Canada should prime the trade pump now, before recession makes it inevitable

(Kara Oosterhuis/RealAgriculture)

The topic of trade has been tumbling around my brain for quite some time. There is something not sitting well with me regarding how Canada seems to view trade, and how it is being enabled.

Canada is a country of about 38 million with vast resources and a land mass that was made to produce commodities and goods not just desired, but also required by the world. Our population is not proportional to our production capabilities. Did you know that the state of California has about 39 million people? Domestic demand simply can’t consume all of what we produce.

We are, at our very core, an exporting nation, but the issue is that the Canadian government currently does not seem to prioritize trade.

Blame the pandemic, blame short-term politics, or first-world comforts, but the importance of trade to Canada’s economy has slipped the minds of many Canadians.

With supply chain issues happening globally, attention has focused on domestic food-related issues. Food and economic security cannot be achieved by ignoring trade, and trade shouldn’t be viewed as anti domestic food security.

At a time when there are economic growth concerns and a recession looms, trade is key for minimizing recessionary impacts.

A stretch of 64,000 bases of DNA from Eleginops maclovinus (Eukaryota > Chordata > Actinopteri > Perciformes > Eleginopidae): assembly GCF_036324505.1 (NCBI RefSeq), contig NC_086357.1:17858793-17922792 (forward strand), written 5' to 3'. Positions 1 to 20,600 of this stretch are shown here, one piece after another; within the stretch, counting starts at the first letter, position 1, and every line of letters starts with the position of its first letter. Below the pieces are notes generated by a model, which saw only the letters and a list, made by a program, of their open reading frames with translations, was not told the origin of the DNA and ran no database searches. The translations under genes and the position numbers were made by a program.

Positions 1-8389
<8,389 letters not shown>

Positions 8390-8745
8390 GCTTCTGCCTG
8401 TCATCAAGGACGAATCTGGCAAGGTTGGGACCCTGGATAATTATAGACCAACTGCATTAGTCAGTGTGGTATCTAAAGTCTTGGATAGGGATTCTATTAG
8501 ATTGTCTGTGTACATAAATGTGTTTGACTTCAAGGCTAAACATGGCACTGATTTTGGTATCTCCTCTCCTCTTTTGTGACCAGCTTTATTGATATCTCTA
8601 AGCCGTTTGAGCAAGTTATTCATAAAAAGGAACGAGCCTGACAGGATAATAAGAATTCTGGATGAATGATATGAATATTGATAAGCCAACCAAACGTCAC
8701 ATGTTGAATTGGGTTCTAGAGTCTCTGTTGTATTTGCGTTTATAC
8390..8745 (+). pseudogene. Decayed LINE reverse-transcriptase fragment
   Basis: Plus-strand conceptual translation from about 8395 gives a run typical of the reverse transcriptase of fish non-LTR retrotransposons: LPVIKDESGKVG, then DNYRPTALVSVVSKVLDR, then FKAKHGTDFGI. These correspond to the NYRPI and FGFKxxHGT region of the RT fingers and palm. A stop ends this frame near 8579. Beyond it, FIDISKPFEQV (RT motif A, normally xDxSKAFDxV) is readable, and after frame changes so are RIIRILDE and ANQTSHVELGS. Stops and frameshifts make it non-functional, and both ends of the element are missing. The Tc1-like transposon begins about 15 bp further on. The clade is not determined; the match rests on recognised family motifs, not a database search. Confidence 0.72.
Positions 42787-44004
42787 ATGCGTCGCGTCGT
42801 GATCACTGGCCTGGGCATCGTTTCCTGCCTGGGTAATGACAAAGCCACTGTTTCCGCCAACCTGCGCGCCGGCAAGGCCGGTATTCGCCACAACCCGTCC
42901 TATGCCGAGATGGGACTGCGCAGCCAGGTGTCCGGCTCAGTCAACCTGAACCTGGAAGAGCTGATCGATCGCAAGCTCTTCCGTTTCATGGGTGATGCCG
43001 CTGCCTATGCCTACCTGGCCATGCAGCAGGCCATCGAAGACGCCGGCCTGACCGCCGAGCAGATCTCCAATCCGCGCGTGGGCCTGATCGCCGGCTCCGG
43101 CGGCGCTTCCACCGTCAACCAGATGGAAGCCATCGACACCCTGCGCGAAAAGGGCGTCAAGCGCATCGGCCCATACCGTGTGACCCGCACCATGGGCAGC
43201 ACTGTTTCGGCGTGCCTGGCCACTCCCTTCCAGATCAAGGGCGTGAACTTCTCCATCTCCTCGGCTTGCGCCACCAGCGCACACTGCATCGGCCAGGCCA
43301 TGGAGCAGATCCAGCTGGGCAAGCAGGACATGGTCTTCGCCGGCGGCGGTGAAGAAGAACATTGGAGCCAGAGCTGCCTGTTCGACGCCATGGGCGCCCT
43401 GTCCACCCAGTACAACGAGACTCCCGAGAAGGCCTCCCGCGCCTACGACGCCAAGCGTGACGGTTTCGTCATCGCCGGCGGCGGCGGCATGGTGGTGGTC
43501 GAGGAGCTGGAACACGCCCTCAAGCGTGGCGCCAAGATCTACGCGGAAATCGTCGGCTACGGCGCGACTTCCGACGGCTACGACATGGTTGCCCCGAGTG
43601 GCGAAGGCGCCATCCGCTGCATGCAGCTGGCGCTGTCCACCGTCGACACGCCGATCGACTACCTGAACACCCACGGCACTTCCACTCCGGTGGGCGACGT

This week, we hosted a webinar with Carlo Dade and John Law of the Canada West Foundation, on “Canada’s Prosperity through investment in trade infrastructure.”

I found several of the points made by Dade and Law to be quite concerning. The word that continues to rise to the surface is “competitiveness.”

While we rest on our laurels of investments made decades ago and our assumption that customers just love us, competitors around the world seem to be more focused on making sure customers are happy and investing in line with what’s needed for the future.

We must be competitive in the global trade arena. Quality is not the only parameter that we compete on. Our processes and systems of getting product from farm to port must always be under improvement. Some stakeholders have been investing, but is it happening strategically to prime the trade pump? Some think not.

As discussed in the webinar with Dade and Law, trade infrastructure investment has a much longer time horizon of economic return than the political returns of a new park or pedestrian bridge. Short political cycles derail progress, which requires a commitment to balance good policy with political goodwill.

This week we saw farm groups, processors, and the grain industry launch a campaign called “Canada’s Ready.” Stakeholders are putting pressure on the railways and the “export system” to provide improvements in transparency, clear action plans, and execution at the highest level.

At the end of the day, the customer should be our focus. As consumers, we get annoyed when a package is late or the line at Costco is longer than we think it should be. Our export customers are no different. Being a reliable trading partner isn’t just about the goods — it’s also about logistics.

There is no doubt in my mind that Canada will seize the moment and reconsider its priorities on trade.  If anything, a recession in 2023 and rising interest rates will force the political focus on to sound economic policy. For Canada, that must include trade.

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